LectureI have been teaching Jewish studies for about four years. At five different institutions on three continents I have taught Biblical Hebrew language, Torah and historical books, Jewish cultural history, Jewish mysticism and the Hebrew Bible in the Middle Ages. My experience largely spans the economic crisis, when discussion about the humanities has increased.

If venerable departments of Romance languages or classics have been cut, how can we justify Jewish studies today? The schools I taught at do not usually train rabbis. Many Jewish students take advantage of these courses to learn more about their history. Also, non-Jews are interested in learning about the history of this ‘exotic’ people. However, during my time teaching I saw one of my courses, which used to satisfy an ethnic studies credit, move out of this designation.

Can Jewish studies serve a purpose if it does not tell the student his or her personal story, and if it is not ‘exotic’ enough to satisfy a breadth requirement? I believe that Jewish studies provides a unique opportunity to develop critical thinking. Jewish studies includes a rich corpus of writings and experience that develop around similar themes.  The student of Jewish studies — I include myself — learns about acquiring, assimilating, and discussing memory in ways that teach one how to be human.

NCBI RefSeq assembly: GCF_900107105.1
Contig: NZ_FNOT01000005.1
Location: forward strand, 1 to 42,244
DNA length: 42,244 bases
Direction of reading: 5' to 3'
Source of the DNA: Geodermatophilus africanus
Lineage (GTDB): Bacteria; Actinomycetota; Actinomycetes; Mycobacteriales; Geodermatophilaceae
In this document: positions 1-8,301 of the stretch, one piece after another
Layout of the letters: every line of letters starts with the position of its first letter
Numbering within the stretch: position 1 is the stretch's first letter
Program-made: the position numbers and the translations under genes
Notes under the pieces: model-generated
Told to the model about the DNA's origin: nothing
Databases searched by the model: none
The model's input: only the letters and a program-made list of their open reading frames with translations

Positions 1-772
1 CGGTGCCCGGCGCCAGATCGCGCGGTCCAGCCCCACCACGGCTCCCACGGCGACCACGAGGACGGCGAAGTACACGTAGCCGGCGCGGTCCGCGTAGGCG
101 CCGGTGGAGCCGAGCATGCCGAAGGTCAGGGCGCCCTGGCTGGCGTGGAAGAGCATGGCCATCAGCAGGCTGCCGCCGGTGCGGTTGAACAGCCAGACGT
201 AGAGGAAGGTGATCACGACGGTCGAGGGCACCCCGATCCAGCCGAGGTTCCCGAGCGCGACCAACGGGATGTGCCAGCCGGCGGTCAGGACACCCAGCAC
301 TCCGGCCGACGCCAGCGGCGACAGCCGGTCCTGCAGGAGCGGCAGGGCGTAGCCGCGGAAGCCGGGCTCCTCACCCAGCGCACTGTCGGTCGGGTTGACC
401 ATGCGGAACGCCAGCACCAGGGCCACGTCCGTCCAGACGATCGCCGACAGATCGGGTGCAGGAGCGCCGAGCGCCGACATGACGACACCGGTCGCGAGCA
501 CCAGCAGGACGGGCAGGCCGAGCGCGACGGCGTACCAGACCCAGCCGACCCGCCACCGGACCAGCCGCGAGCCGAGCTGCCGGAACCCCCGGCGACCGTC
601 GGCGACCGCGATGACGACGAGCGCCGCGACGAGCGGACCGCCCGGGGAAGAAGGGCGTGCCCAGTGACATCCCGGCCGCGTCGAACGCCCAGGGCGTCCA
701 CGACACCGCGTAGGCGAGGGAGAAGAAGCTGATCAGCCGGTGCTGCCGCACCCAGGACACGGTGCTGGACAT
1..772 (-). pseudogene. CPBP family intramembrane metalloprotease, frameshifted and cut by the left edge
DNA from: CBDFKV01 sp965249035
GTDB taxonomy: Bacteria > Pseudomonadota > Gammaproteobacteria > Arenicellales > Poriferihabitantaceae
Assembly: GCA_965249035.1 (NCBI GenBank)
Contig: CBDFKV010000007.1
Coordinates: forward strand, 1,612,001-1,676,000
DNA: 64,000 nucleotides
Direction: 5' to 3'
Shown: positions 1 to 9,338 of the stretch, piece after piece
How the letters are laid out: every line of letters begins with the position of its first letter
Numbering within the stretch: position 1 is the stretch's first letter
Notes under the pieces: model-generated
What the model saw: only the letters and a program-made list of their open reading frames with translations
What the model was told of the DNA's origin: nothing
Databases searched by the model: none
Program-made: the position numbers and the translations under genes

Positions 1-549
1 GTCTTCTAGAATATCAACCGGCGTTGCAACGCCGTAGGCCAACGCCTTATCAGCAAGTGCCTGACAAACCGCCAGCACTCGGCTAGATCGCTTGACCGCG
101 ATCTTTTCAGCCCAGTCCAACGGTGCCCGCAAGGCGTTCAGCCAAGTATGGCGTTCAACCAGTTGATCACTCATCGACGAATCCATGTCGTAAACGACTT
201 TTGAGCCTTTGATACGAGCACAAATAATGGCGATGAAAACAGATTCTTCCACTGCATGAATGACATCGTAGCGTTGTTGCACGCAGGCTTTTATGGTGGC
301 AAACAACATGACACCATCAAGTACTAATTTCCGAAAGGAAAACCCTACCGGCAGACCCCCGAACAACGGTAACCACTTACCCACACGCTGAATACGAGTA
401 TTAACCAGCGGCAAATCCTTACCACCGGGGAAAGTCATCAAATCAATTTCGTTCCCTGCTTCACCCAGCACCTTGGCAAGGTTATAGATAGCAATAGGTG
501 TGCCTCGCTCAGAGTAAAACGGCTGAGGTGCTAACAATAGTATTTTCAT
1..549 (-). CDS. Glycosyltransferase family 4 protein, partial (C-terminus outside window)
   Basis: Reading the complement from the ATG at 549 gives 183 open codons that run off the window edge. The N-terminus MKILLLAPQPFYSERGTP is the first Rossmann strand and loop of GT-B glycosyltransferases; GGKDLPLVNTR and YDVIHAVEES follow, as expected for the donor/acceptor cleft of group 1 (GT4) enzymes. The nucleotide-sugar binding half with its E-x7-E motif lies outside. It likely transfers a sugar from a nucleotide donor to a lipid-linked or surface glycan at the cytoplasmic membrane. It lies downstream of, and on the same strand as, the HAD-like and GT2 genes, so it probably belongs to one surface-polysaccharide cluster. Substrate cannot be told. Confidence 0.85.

Every instructor loves a success story. One student of mine struggled. I would ask him a question, he would not know the answer. He had trouble keeping up with the reading. Yet he was an intelligent, pre-law student.

The Talmud saved him. He discovered that the Talmud was legal writing. His other courses steeped him in legal writings. “Berakhot” was not just about when one had to recite the “Shema,” but about creating a legal argument. After this discovery, something clicked. He decided to take on an extra-credit assignment. He signed up to give a presentation to the class with over 50 students about the medieval Jewish philosophy. Though I was worried, he presented a clear, coherent summary of Maimonides and others and the basic questions they were addressing.

The experience with this student reminded me that Jewish studies comprises authors trying to live according to Torah. These writers always try to learn from their predecessors, whether they agree with them or not, and re-present their teachings to a new, contemporary audience. Though usually addressing an audience of insiders, they teach humanity how to build meaning from one’s ancestors without losing relevance. And they teach how to express it clearly and creatively.

Note: The opinions expressed by faculty and students in our publications reflect the views of the individual writer only and not those of the Stroum Center for Jewish Studies.